- Some types of objections are not allowed, e.g. an objection relating solely to commercial competition
- The objection should be lodged by the date shown on the 'Notice of application'.
You may also object to applications that have not been advertised. A register of applications is available for inspection at the council office.
Objections may be lodged with the Council up until the time when it makes its decision, however objections are usually lodged during the 14 day advertising period. Anyone affected by a proposal can lodge an objection. Objections cannot be ignored and the Council must consider them when it makes a decision. Although objections may take any form, those relating to reasonable planning concerns will have more influence over the Council’s decision.
Who can look at my objection?
The council must make a copy of every objection available for inspection. They cannot make a decision on an application until at least 14 days after the giving of the last notice.
Can I lodge an objection once a permit has been issued?
You can also apply for a VCAT review if you want to object to a decision to grant a planning permit.
VCAT conducts public hearings and considers submissions from all parties involved. They assess the proposal's planning merits, decide whether a permit should be granted and what conditions are appropriate.
The process is largely the same for permit applicants and objectors. The main difference is that objectors have 21 days in which to lodge an application for review, while permit applicants have 60 days from when the decision was made.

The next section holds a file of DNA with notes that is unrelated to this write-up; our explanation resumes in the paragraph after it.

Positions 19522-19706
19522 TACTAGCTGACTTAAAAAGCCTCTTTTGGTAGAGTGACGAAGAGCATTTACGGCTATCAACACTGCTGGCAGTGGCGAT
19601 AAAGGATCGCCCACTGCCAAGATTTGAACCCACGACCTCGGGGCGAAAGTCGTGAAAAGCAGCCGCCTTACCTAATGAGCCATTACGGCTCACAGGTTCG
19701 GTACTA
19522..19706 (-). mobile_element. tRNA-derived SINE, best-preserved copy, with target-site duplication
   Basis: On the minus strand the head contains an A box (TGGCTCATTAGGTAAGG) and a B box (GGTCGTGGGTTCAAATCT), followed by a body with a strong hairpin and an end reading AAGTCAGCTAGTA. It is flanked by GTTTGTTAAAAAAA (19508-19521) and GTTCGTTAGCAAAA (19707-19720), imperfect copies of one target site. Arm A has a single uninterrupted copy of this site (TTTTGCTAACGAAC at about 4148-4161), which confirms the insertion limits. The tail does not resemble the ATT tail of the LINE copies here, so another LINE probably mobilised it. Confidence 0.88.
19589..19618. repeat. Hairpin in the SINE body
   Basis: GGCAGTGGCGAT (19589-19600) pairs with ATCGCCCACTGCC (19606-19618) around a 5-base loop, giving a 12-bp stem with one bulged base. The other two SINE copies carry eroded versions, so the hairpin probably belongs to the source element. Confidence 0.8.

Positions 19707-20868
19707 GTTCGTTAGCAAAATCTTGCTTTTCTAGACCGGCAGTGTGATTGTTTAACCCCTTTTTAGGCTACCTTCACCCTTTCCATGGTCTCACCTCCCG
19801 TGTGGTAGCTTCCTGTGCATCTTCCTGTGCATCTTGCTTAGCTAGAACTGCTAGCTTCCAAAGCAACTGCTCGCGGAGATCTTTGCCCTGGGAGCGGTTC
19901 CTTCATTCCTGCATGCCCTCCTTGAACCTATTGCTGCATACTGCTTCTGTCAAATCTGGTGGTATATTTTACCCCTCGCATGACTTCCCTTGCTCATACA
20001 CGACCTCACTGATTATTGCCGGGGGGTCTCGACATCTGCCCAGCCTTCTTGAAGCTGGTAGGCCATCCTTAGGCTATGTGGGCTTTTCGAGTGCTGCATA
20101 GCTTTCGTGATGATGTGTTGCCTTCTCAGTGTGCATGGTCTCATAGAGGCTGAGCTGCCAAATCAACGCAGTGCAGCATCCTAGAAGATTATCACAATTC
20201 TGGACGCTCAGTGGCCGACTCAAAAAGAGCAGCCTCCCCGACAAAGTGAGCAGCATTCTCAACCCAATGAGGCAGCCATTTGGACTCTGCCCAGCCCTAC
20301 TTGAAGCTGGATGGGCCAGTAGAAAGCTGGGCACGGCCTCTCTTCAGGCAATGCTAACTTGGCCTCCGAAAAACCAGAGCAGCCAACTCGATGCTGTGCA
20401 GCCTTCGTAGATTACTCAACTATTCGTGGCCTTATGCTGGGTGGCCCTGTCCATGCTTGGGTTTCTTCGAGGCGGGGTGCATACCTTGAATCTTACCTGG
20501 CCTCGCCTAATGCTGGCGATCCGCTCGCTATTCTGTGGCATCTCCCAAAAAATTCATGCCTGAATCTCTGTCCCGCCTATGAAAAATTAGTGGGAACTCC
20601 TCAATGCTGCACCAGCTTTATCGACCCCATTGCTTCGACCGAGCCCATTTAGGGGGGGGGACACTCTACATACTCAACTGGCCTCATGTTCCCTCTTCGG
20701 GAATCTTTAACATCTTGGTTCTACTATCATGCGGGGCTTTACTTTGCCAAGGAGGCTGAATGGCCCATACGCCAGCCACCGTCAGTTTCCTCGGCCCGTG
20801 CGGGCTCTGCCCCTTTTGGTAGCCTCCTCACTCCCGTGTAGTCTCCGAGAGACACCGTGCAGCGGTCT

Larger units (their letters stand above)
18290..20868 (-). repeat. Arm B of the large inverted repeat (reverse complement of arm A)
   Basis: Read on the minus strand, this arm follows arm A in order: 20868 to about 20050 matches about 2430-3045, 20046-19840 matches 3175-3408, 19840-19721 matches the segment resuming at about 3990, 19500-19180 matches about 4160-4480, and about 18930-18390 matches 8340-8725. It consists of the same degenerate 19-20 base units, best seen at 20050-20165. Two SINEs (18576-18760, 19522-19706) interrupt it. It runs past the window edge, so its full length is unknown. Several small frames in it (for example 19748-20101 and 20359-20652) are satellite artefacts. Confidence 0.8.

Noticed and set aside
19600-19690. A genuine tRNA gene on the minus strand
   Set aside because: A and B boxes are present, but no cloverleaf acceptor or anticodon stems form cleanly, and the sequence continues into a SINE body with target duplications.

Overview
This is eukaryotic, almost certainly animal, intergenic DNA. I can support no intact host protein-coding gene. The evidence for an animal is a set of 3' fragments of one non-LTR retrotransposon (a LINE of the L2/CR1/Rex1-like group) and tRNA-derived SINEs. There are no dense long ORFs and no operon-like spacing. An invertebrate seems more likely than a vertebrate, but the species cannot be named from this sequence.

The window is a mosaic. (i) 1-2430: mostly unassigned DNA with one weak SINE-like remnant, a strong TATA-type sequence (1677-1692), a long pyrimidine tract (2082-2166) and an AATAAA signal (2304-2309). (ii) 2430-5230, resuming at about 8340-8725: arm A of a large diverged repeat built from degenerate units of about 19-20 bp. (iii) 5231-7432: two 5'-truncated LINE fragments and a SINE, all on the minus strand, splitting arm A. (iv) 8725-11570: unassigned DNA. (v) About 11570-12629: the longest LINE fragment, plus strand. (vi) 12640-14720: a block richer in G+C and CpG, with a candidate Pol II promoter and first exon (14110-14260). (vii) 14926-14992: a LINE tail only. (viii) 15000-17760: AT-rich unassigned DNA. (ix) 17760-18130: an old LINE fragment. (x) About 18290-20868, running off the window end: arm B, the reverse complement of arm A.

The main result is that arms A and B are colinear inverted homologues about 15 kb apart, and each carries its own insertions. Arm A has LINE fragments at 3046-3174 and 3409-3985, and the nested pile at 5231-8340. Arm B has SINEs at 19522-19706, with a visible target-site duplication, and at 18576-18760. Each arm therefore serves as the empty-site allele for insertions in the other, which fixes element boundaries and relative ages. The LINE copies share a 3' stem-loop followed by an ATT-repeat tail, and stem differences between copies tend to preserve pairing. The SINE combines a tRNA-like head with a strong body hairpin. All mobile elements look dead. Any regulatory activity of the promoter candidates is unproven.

Any decision of VCAT is final and binding on all parties to the review, except on questions of law. An appeal against a tribunal decision on a question of law may be made to the Supreme Court.
How long does a planning permit take to issue?
The Council has 60 days to decide on your application. This does not include any requests for further information or advertising. It is common for multi-dwelling applications to take two to three months to decide. If an appeal is lodged against the decision, the final decision will take considerably longer.
What if my planning permit is refused?
If your application for a planning permit is refused by Council, or the decision contains conditions which you are not happy about, you may lodge an application for review with the Victorian Civil and Administrative Tribunal (VCAT).
You have 60 days after the decision is made to lodge an application.
The application for review must be submitted along with the prescribed fee, on an official form which can be obtained from http://www.vcat.vic.gov.au
and sent to:
Administrative Division of VCAT
7th Floor, 55 King Street
How do I amend a planning permit?
If you need to change your proposal or the approved plans after a permit has been issued, you can apply to council for an amendment to your permit.
Although you don't need to apply for a new permit, a request for amendment follows the same process, including advertising and referral to statutory bodies. However you should use the separate application to amend a planning permit form located below.
As with a new application, you should discuss the amendment with the council planner before submitting the form
How do I lodge a complaint in relation to a planning matter?
It is requested that all complaints are made in writing to the Planning Compliance Officer, with full details of the complaint.